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Glossary of Computer Threat Terms

Glossary of Computer Threat Terms

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Published by Eset Andy
We've put together a helpful Glossary of Computer Threat Terms, that you can download and refer to at your convenience.
We've put together a helpful Glossary of Computer Threat Terms, that you can download and refer to at your convenience.

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Published by: Eset Andy on Feb 27, 2013
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 Glossary Of Computer Threat Terms
In order to help you understand the minefield of techno-
babble and jargon out there, we’ve
put together this helpful guide for you to download and refer to whenever the need arises.
So let’s get started…
 
Bot
The word
“Bot” is a shortened version of the word “Robot” –
a computer program that has beenwritten in order to perform tasks automatically.Bots become negative when they are used maliciously to allow a remote attacker to control avictim
s PC.They can be used to send spam, download and store illegal or questionable content files, such assome types of pornography, or to make computers participate in attacks on other computers.A bot can also be made to search the victim
s hard drive and send confidential information to aremote site on the internet in order to perform identity theft!Computers that are infected with bots are often called
“D
rones
or
“Z
ombies
.
 
Botnet
A botnet is a group of bot infected PCs that are all controlled by the same "command and controlcentre".
Hoaxes
Computer Virus hoaxes are there to try and generate fear, uncertainty and doubt (FUD) in therecipients, bringing them to believe there
s some kind of undetectable virus on their computer.Other hoaxes include the promise of receiving good luck by passing on the email to 20 of yourfriends.Others are of malicious intent, where the objective is to coax the recipient into deleting importfiles from their computer unnecessarily.In all cases they should simply be deleted.A quick way to check if the email is a hoax, is to do a search for the subject line of the email onthe Internet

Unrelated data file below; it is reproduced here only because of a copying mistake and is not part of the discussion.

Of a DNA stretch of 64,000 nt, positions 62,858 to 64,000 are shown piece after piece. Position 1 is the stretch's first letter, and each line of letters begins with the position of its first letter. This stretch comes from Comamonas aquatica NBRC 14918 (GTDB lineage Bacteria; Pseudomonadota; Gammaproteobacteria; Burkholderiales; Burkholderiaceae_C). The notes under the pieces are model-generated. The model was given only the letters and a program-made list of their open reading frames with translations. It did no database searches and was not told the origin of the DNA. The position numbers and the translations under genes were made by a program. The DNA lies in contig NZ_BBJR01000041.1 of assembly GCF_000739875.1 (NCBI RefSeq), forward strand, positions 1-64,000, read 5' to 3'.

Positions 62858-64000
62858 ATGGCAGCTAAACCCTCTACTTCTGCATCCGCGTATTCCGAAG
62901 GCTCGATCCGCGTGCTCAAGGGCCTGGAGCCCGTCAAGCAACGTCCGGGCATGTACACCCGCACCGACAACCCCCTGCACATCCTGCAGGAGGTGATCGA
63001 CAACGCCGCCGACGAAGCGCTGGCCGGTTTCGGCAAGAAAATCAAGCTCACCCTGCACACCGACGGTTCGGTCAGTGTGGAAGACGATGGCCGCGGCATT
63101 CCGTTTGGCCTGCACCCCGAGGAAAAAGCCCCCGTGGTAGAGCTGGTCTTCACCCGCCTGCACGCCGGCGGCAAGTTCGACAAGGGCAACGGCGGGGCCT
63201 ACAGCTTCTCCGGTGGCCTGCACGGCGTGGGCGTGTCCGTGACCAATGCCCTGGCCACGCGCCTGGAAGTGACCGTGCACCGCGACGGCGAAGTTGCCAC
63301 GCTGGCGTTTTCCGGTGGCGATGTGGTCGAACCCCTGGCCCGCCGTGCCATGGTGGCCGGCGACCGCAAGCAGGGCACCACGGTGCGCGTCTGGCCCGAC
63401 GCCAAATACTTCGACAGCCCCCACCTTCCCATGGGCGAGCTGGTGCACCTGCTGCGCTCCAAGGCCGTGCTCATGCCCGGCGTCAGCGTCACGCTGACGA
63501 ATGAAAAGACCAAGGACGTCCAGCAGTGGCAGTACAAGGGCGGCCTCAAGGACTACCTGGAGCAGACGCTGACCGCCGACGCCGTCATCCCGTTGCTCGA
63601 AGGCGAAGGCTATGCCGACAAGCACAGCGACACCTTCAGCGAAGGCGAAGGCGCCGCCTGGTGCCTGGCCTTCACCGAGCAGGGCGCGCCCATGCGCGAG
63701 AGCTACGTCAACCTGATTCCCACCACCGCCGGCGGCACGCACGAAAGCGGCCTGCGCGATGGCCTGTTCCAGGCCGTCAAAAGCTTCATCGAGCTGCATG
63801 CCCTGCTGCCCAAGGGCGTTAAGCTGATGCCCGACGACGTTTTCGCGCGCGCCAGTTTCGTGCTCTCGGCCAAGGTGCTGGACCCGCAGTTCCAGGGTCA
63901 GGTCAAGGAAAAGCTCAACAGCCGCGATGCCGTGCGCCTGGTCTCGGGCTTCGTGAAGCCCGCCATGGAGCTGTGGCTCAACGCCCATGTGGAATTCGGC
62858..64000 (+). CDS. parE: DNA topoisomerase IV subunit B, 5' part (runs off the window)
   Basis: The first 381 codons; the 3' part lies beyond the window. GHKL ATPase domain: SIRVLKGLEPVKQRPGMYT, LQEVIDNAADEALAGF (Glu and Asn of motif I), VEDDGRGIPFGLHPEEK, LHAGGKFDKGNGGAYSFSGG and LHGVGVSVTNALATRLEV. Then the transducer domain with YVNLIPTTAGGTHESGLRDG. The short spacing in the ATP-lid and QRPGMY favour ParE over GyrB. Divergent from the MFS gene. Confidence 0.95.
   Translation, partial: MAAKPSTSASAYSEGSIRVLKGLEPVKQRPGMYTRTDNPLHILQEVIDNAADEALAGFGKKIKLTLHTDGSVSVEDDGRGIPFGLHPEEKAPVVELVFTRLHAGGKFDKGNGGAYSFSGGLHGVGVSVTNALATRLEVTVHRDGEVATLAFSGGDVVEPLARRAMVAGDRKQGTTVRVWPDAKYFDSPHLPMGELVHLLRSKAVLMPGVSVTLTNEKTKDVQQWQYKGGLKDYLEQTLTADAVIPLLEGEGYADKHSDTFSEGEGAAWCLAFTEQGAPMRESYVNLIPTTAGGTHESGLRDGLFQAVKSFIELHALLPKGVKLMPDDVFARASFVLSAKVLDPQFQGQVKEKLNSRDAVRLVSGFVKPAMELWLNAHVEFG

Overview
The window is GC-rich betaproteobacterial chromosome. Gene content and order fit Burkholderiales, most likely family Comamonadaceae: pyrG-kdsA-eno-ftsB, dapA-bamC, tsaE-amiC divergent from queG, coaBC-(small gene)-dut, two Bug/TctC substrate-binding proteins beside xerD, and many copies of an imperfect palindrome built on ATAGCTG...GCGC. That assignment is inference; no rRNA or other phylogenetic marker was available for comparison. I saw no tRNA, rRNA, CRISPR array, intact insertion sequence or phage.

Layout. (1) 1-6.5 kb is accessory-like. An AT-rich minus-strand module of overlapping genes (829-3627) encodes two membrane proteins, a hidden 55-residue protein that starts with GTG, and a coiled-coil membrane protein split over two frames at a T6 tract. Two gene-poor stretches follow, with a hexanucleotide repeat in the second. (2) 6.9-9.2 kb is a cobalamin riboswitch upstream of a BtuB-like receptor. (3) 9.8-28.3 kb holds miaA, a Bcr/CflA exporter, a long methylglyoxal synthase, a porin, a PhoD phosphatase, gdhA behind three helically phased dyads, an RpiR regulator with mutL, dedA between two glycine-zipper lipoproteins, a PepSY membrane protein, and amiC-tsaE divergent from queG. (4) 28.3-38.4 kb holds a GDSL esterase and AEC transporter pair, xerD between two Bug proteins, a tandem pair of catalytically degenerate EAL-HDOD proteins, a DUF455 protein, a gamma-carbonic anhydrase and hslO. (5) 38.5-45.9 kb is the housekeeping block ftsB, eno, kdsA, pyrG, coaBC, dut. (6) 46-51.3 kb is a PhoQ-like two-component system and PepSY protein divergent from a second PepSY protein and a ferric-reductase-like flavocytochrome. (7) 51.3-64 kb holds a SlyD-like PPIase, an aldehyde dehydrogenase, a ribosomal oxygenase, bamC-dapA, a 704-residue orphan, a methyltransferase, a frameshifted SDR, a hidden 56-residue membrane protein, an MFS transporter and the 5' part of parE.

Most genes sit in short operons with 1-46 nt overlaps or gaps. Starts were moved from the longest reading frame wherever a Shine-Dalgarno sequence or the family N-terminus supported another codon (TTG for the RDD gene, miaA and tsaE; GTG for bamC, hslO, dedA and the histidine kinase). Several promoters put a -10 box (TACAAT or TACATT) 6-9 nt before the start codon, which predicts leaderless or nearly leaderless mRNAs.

–
invariably the first few results will come back indicating it is indeed a hoax.
 
 
Malware
The term “Malware” is derived from the combination of the 2 wo
rds -
“Malicious” & “Software”, and
is a generic term that refers to all software of ill-intent, e.g. Viruses, Trojans, Worms, etc.
Phishing
Phishing (pronounced in the same way as fishing) is a fraud strategy where the sender attempts toacquire sensitive personal information by deception, such as bank or credit card details.The standard phishing method is to send an email claiming to be from an important person, yourbank or other such business, containing an apparently legitimate request for information.Often they will stipulate you either have an inheritance/other such money to claim and that youneed to reply to person X with your financial details, or they appear to come from a bank and areasking you to update your password or undertake a specific action, which if ignored, will result indiscontinuation of the banking service.Regarding the financial institution emails, they tend to look very genuine and contain branding andcontent which may have originally come from the source that it is impersonating. Usually there willbe a link in the mail that will take the recipient to a website (which also may look very much like thelegitimate site), and this site will be used to capture the details being phished.The tell-tale sign of a phishing email is that they are asking for personal information to be suppliedvia email. Banks and other legitimate companies like Ebay or PayPal will never request usernamesand passwords in unsolicited email.In the event of receiving such an email we recommend contacting your bank, who may ask for you toforward it on, so they can look into the matter further.